Wooden Deck Maintenance – The 3 Step Process Professionals Recommend

Decks need seasonal maintenance to look their best. Occasional repairs will be necessary to keep up maintenance and appearance. If your deck is painted or stained, you will probably need to recoat it every three years or so. If you’re unsure how to maintain your deck, read on to discover the proper method recommended by professional deck contractors.

Inspect Your Deck

Inspect Your Deck

  1. Sweep away leaves, thistles, or any other debris that has built up in corners and between boards. Organic material holds moisture and can promote dry-rot, mold growth, and more. Dead leaves also promote insect infestations; even pressure-treated wood can have problems with burrowing insects.
  2. Check for raised nails. If a nail has popped up, drive it back flush against the plane of the wood or pull it and replace it with a wood screw. Rusty nails sticking up from a deck can lead to cut feet and the potential for tetanus infections. If you decide to use screws, make sure to buy galvanized deck screws. Most decks built in the last twenty years use wood pressure-treated with several copper compounds as a measure to prevent rot and termites instead of the arsenic-treated wood of older decks. These copper compounds cause ordinary steel fasteners to rapidly corrode.
  3. Inspect all railing and support beams. Loose railing can lead to severe injuries. Tighten any bolts that have come loose. If fasteners appear to be rusting or corroded, consider replacing them with galvanized or stainless steel bolts.
  4. Check for loose or cracked deck boards. You should repair or replace any damaged boards. This is a problem for any deck, but doubly so around a pool. A loose board can cause injuries if it trips someone on the deck. Missing or loose boards are especially a hazard to pets and small children, whose legs could get stuck in the gap between missing boards.

Clean and Repair Your Deck

  1. Repair any loose or warped planks you found when inspecting the deck. If a board is badly warped or beginning to rot, the best option is to replace it entirely. Dry rot can spread like a virus, and replacing one or two boards now can save your entire deck down the line.
  2. Thoroughly wash your deck to remove any dirt, mold, or wood-rotting fungus. This is where many people burst out the pressure washer. That’s a bad approach for several reasons. Even at a lower setting, a pressure washer will permanently damage any paint or stain on your deck.
    You probably won’t strip the paint outright with a pressure washer, but the force of the water will create microscopic fractures in the paint. The paint will chip or peel more easily, and those cracks can be exploited by mold or fungus to infiltrate the wood of your deck. Instead of high-pressure water, your best bet is a garden hose, a soft-bristled scrub brush, and any variety of concentrated household cleaner mixed up in a 5 gal bucket.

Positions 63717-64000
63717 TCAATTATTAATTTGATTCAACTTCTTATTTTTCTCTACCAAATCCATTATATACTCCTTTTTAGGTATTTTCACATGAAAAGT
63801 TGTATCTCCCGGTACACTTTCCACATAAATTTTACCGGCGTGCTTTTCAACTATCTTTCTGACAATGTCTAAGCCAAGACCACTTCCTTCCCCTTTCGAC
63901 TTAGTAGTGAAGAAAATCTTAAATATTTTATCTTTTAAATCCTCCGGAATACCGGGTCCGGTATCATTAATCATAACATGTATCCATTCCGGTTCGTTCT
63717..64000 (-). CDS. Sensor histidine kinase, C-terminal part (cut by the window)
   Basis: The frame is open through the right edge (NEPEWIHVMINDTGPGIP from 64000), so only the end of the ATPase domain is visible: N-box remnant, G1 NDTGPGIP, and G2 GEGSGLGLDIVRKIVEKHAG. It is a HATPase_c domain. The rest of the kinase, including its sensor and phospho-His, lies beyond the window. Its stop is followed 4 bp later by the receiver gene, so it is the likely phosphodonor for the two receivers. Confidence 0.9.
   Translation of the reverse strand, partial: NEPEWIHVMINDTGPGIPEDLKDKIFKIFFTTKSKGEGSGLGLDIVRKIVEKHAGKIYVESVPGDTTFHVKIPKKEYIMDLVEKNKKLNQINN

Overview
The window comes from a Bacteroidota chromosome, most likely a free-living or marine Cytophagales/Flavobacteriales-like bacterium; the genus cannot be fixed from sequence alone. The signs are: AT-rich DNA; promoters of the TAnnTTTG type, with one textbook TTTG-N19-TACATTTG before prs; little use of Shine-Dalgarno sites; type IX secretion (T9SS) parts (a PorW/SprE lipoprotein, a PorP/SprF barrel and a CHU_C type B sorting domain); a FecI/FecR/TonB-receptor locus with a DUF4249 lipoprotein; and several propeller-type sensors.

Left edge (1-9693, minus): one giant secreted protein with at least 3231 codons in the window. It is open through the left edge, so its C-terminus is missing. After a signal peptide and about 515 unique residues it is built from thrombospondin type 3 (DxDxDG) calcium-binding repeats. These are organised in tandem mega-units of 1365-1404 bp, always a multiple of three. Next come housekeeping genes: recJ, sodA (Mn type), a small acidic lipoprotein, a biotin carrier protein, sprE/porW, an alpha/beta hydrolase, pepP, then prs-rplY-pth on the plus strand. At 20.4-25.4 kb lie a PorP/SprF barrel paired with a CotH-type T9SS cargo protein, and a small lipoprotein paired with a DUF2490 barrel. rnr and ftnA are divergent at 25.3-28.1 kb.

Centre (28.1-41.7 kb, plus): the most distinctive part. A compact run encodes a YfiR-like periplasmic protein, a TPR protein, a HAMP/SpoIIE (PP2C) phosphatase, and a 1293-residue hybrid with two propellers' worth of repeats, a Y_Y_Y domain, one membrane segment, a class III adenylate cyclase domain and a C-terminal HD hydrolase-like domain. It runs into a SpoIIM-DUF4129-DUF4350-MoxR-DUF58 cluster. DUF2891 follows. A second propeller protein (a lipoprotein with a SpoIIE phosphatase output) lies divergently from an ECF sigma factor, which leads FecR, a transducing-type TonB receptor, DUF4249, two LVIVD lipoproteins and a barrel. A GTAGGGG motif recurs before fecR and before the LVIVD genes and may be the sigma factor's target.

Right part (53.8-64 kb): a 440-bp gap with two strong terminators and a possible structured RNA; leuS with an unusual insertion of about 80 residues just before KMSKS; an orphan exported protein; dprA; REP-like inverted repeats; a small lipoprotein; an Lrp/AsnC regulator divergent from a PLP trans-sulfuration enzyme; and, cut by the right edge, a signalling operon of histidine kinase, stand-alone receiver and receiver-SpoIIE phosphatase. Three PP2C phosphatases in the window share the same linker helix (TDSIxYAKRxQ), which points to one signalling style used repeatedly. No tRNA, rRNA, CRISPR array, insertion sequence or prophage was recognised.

3. If you have any mold or mildew visible, fungicidal deck cleaner is available as a concentrate or in spray bottles. Diluted bleach is also great for killing mold, but bleach might discolor your deck and will definitely ruin any fabric, like umbrellas or grill covers, so make sure to remove those items before cleaning.

Protect and Preserve Your Deck

Protect and Preserve Your Deck

  1. No wood deck will last forever, but naked wood will need serious repairs or total replacement much sooner than a deck protected by a penetrating wood stain or exterior grade paint. If your deck is bare, the best time to paint it is in the spring.
    Exterior paint or stain dries to the touch within hours and is safe to walk on in a day or two, depending on the exact product. Oil-based products will continue to cure for days, and won’t reach their peak durability for at least two weeks–even more if you applied several coats or the weather is humid. By painting in the spring, your deck will be fully protected when summer hits.
  2. If your deck is stained, you should reapply a coat of stain every year or two. If you wait until the bare wood is showing through, your deck is taking unnecessary damage. Stain penetrates beneath the surface of your deck and forms a protective barrier against water, fungal growth, and more.
  3. If your deck is painted, long-term maintenance depends on what kind of paint you chose. Oil paint fades after a few years, but a quality exterior oil can last five years or more without needing a repaint. And when you do repaint it, you can paint over the old coat without an issue.

If you chose acrylic exterior paint, the color won’t fade, but the finish will begin showing chips and scars. If you decide on a repaint, the old acrylic finish will need to be completely stripped first, and the deck will probably need to be sanded.

Get Scrubbing, Painting and Protecting Your Deck!

You now have the professional means to successfully maintain your wooden deck. Wooden decks, when properly maintained, react better to the heat and warping stressors that afflict most PVC or composite decks and can last just as long. Aesthetically, there is little that compares to a quality wooden deck when the proper care is administered. Do not wait for time and weather to take a toll on your deck – get prepping!

Jennifer Bell is a freelance writer, blogger, dog-enthusiast and avid beachgoer operating out of Southern New Jersey

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